The Giants still have an aging Eli Manning but could move to use the second pick to draft his long-term replacement. Or, alternatively, they could use this deep class of top-end quarterbacks as an avenue to trade down, add some picks and build out a young core that way. Either of these scenarios would be good news for the Bears, as we’ve seen Penn State running back Saquon Barkley, N.C. State defensive end Bradley Chubb and Notre Dame guard Quenton Nelson connected to the Giants at No. 2 as well, if they were to stay there. The Buffalo Bills could be motivated to trade up to No. 2 to make sure they get the guy they want with quarterbacks almost assuredly going off the board at Nos. 1 and 3. 

Cleveland Browns (No. 4 overall)

If the Browns get their quarterback with the first pick — Sam Darnold? — they could be sitting in an ideal spot at No. 4. If the Giants draft a quarterback, Cleveland could play hardball and tell teams they’re fine keeping the fourth pick and drafting Barkley with it. That could create a bidding war between the Buffalo Bills (No. 12) and Denver Broncos (No. 5) to trade up and draft the last of the four clear-cut top quarterbacks in this class. In this scenario, Cleveland adds a bunch of picks to an already-sizable stash and accelerates their growth through the draft.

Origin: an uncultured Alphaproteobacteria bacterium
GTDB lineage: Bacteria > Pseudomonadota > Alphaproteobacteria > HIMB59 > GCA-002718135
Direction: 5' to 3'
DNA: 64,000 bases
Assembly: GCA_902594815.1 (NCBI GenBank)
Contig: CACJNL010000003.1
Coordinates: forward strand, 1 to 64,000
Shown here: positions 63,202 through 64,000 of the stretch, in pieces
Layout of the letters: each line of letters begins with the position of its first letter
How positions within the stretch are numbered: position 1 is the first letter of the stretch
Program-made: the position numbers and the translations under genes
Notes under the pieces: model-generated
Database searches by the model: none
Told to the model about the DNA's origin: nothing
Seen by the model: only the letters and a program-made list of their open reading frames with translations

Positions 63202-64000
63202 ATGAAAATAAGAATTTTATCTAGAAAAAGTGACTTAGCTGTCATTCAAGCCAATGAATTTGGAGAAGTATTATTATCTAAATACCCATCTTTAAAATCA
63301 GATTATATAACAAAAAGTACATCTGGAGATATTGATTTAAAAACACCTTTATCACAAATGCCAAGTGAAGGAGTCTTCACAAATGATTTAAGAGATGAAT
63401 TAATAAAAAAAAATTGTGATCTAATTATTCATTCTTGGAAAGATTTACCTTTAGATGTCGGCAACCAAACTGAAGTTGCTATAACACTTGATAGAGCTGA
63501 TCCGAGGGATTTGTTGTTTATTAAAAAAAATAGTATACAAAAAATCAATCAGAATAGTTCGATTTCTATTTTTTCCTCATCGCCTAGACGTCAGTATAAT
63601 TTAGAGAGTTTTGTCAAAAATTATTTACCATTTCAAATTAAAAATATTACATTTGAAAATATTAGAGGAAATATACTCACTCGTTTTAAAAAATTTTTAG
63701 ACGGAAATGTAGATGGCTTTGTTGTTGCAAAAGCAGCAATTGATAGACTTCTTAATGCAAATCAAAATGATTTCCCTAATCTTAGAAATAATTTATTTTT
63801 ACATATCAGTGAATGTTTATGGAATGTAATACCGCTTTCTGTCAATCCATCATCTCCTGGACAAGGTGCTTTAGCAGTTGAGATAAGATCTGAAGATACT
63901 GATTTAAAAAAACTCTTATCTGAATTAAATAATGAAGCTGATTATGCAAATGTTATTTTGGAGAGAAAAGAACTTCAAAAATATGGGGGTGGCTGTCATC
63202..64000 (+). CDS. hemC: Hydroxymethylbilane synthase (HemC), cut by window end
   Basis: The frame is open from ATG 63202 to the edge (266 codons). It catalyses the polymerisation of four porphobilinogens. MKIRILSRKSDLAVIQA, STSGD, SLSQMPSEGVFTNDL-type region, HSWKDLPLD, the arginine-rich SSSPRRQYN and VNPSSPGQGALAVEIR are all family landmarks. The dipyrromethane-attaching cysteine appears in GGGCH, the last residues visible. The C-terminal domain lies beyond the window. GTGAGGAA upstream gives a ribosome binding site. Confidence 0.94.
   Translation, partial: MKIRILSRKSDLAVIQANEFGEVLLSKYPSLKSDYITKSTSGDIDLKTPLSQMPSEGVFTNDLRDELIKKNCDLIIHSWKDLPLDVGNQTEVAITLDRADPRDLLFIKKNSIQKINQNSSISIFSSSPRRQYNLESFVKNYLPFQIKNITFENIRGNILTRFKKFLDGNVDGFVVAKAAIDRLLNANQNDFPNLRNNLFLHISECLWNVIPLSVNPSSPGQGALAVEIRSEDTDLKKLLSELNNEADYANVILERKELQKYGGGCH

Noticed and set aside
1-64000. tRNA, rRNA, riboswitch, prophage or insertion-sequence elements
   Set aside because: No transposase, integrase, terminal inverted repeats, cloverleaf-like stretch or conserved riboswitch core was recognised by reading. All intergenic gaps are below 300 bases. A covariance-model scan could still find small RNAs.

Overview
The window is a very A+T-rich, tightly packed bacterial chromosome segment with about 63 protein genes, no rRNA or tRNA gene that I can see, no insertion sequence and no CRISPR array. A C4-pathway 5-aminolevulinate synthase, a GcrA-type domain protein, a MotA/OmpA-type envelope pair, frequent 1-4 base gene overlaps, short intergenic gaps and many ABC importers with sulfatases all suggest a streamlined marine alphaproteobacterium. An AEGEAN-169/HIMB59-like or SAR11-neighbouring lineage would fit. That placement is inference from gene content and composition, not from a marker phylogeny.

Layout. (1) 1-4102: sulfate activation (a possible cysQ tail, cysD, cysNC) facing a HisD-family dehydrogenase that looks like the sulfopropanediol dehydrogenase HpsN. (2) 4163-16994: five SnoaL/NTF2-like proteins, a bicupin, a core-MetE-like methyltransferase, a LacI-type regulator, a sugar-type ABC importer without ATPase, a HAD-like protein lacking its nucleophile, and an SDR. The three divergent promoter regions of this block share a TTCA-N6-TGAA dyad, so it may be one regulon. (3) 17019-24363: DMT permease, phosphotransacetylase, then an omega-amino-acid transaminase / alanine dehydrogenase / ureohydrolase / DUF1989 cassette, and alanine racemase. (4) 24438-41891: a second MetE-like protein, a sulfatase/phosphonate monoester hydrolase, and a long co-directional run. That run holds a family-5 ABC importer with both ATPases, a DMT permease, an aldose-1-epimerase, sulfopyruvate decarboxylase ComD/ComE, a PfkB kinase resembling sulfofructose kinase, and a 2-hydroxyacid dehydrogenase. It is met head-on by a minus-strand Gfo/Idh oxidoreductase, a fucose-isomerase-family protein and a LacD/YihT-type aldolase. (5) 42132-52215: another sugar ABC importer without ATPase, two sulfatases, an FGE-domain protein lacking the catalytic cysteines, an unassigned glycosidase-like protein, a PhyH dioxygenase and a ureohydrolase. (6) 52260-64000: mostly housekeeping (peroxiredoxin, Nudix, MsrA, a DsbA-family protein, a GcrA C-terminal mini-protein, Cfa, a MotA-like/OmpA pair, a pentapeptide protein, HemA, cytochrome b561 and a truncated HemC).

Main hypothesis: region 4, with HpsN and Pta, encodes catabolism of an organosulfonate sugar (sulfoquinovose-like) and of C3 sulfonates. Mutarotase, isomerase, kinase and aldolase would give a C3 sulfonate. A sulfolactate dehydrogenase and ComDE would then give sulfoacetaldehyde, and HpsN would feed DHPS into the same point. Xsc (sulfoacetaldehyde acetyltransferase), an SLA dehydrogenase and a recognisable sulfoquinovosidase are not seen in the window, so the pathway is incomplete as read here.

If the Giants were to trade out of the No. 2 pick, let’s say to the Bills, it may lessen Cleveland’s desire to trade down from No. 4 unless a team in need of a quarterback like the Arizona Cardinals (No. 15) or Miami Dolphins (No. 11) starts lurking around. But as we saw last year with the Bears trading up one spot to draft Mitch Trubisky, teams don’t want to leave things to chance if they have conviction on the quarterback they want. So that brings us to the…

Denver Broncos (No. 5 overall)

The Broncos signed Case Keenum to a two-year deal and still have 2016 first-round pick Paxton Lynch on their roster, though he hasn’t shown much in only five games as a pro. Does Denver absolutely, positively have to draft a quarterback? No. They’re probably in the same boat as the Giants in that regard. But what if they really like Josh Allen and/or Baker Mayfield, both of whom their coaching staff worked with at the Senior Bowl, and one of them is still on the board when the Browns’ pick comes up at No. 4? Or what if Josh Rosen has been their guy all along? 

In that case, John Elway may make an aggressive move to guarantee he gets the quarterback he wants, and not risk losing that guy if a team were to cut the line by trading with the Browns.